The FBI is investigating the death of census worker Bill Sparkman
was found hanging from a tree in Kentucky with the word "fed" scrawled
across his chest. The presence of an anti-government slur is already sparking a debate over whether right-wing conspiracy-theorizing is becoming irresponsible. Paranoia about the census had been spread by a handful of
conservative leaders, including Congresswoman Michele Bachmann, who suggested
she would not be completing the census because it could be used
to establish internment camps like those constructed for
Japanese-Americans during World War II.
- Leaders Enable the Anti-Government Fringe Alex Koppelman wrote
that paranoia has always existed on the fringe, but conservative
leaders who encourage their fear are bringing them to the forefront.
"There are always people who have some sort of paranoia about the
federal government and the census, but things might be worse this time
around," he wrote. "There's been a lot of talk on the right about the
(always very tenuous, and now severed) between the census and ACORN, a
group that's been conservatives' favorite bogeyman of late. And Rep.
MicheleBachmann, R-Minn., has been spreading her own fears about the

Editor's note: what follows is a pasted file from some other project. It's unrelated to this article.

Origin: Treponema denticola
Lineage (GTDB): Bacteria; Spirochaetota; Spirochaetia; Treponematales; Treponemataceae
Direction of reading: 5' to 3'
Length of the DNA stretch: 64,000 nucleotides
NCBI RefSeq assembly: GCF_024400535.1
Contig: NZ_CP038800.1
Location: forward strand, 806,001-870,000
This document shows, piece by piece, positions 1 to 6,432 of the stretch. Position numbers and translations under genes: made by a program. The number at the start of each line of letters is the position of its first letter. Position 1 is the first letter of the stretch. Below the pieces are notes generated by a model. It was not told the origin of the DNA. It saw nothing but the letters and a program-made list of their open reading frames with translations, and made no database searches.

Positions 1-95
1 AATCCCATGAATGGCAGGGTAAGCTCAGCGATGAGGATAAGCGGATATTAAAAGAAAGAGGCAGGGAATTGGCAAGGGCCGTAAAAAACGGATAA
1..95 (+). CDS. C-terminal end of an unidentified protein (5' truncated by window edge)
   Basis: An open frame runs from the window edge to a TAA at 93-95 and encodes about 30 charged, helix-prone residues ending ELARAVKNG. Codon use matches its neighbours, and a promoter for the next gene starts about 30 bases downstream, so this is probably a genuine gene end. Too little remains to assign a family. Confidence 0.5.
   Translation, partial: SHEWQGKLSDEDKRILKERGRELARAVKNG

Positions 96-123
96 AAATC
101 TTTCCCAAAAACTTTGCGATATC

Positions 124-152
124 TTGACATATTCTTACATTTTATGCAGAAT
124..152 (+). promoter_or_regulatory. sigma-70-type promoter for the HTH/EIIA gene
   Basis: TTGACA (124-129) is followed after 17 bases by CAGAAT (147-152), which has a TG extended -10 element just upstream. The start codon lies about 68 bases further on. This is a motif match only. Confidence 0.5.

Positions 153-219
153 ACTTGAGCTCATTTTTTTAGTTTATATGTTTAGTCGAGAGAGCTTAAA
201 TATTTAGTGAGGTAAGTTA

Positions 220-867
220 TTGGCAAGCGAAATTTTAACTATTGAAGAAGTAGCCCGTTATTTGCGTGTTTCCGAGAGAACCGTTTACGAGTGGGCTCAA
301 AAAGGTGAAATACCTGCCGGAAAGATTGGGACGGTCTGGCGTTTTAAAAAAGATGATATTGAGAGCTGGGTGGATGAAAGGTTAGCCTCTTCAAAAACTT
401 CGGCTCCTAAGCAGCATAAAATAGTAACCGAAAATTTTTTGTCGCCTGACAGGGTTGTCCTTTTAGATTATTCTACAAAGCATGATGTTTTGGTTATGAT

census, at one point even suggesting a link between the census and
Japanese internment during World War II -- a frightening parallel for
modern conspiracy theorists who fear that the government is setting up
similar camps for them now."
- Encouraging Violence? Digby pointed to high-profile conspiracy mongering that may have implicitly condoned violence. "If he was
killed for being
a federal census worker, it certainly wouldn't be the first time that
'Feds' have been targeted," she wrote. "And we all know that the census
is an ACORN
plot and the Van Jones commies in the government are trying to destroy
the American way of life. Michelle Bachman told us so. You can't expect Real Americans to just sit back and let that happen."
- Claiming 'Lynching' Only Makes it Worse Gawker's Andrew Belonsky warned
that forcing outrage around this single, isolated incident could
escalate violence. "Such symbolic use of the word 'lynch,' though
convenient, may do more harm than good," he wrote. "Of course
politicians and media personalities should be wary of fanning
outraged flames, and hopefully Sparkman's death, even if not murder,
will make people think twice about churning up national shit. (Are you
listening, Glenn Beck?) That said, there's also a real danger that a
one-sided, accusatory conversation will only make the right feel more
isolated and, therefore, help spread anti-government sentiment."
- Don't Jump to Conclusions So cautioned several pundits, who noted that we don't yet have all the facts. DougJ
wrote, "I would still caution against assuming that this was
anti-government right-wing violence unless and until more details
emerge." Dan Riehl anticipated a coming media firestorm
over the story. "Get ready for a round of stories debating whether it
is the Tea Party movement, Glenn Beck, or a color blind racist that led
to this alleged homicide," he wrote. "It's a tragic story, but that
won't stop the media from
cherry picking the facts to drive the particular talking head debates
they will most likely love to have."
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